2 tbsp elderflower cordial For the cake
115g unsalted butter, at room temperature, plus extra for greasing
95g ground almonds
200g caster sugar
1 lemon, zested
3 eggs, 2 whole and 1 white only
1 tsp vanilla extract
1 tbsp elderflower cordial, plus extra for brushing
100g plain flour
1 tsp baking powder
1/2 tsp bicarbonate of soda
130g natural yogurt
Edible flowers, to decorate For the elderflower cream
300ml double cream
2 tbsp elderflower cordial
100g natural yogurt.
Preheat your oven to 200C/180C Fan/Gas 6. Grease and line two 20cm cake tins. To roast the rhubarb, line a high-sided baking tray with baking parchment, add the rhubarb, then top with the sugar, lemon juice, zest and cordial. Cover with tinfoil and roast for 25 mins until soft. Remove from the oven and reduce the temperature to 190C/170C Fan/Gas 5. Strain the rhubarb, reserving the syrup. Cream the butter in a mixer on medium speed for 2 minutes, then tip in the sugar and lemon zest.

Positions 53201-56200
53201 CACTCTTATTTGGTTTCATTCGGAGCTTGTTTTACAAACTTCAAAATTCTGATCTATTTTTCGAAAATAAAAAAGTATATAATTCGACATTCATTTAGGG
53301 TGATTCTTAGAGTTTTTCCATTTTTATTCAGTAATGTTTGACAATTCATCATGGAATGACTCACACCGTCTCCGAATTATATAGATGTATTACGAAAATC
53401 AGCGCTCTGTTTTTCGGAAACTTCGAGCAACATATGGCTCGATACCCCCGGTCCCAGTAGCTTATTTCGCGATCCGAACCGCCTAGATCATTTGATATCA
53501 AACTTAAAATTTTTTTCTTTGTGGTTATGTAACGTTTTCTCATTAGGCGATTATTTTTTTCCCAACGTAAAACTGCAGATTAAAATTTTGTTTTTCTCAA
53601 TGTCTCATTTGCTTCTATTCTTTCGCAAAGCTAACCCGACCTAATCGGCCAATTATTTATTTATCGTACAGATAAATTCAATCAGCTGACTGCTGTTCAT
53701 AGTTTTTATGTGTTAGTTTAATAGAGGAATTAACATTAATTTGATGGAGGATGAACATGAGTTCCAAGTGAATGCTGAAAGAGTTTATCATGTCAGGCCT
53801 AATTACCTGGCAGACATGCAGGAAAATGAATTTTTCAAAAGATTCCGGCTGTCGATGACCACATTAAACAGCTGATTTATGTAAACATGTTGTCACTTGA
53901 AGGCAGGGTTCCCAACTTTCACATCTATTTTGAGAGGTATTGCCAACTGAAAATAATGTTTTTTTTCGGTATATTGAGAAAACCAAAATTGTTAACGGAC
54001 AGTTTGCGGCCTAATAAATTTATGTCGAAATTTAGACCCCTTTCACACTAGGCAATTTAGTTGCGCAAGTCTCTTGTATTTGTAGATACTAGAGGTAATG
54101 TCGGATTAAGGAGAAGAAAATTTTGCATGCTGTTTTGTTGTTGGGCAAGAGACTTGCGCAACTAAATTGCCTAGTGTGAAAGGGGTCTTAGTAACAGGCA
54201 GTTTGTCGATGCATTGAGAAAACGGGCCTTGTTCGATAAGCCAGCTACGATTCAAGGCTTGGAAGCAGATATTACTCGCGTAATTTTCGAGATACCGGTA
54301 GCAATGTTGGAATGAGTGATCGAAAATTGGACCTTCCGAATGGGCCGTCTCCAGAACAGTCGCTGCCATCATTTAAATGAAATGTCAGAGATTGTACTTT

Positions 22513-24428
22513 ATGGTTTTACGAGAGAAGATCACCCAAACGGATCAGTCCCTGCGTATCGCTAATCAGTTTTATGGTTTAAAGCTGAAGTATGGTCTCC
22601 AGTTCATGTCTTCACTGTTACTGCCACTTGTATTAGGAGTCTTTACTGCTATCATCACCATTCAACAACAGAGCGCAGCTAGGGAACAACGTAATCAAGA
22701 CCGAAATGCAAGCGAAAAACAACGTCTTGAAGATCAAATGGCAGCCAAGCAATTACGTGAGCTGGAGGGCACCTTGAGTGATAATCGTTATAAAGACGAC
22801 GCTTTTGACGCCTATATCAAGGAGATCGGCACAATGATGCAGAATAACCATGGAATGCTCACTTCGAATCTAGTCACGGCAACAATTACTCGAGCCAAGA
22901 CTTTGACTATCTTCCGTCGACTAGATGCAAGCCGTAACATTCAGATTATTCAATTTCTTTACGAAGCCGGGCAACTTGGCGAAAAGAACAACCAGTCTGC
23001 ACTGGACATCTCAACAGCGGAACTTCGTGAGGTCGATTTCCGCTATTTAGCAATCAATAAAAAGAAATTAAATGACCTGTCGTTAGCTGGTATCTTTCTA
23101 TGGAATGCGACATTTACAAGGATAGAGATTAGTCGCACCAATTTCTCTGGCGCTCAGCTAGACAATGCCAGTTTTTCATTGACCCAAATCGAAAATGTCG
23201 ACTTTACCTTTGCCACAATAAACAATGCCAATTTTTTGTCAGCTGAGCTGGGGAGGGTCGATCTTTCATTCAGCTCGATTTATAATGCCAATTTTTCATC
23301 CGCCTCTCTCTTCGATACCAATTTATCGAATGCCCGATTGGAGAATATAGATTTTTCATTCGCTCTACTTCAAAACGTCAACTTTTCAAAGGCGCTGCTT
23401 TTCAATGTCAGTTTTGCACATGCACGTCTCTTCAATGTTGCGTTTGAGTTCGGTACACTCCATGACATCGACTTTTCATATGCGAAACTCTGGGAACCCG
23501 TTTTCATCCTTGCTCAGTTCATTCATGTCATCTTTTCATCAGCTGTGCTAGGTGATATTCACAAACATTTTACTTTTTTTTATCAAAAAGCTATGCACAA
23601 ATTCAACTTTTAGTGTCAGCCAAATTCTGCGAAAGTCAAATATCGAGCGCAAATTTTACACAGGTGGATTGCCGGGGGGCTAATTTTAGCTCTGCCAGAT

Scrape down the sides, then turn the mixer up slightly and beat for a further 5 mins until light and fluffy. Turn the mixer down, then add the eggs, egg white, vanilla extract and cordial and mix together. Combine the flour, almonds, baking powder, bicarbonate of soda and a pinch of salt in a bowl. Turn the mixer onto its lowest speed and spoon in the flour and almond mixture in several batches, alternating with spoonfuls of the yogurt.
Mix until just combined, with no streaks remaining, then add half the roasted rhubarb and 1 tbsp of its syrup to the batter and fold it in.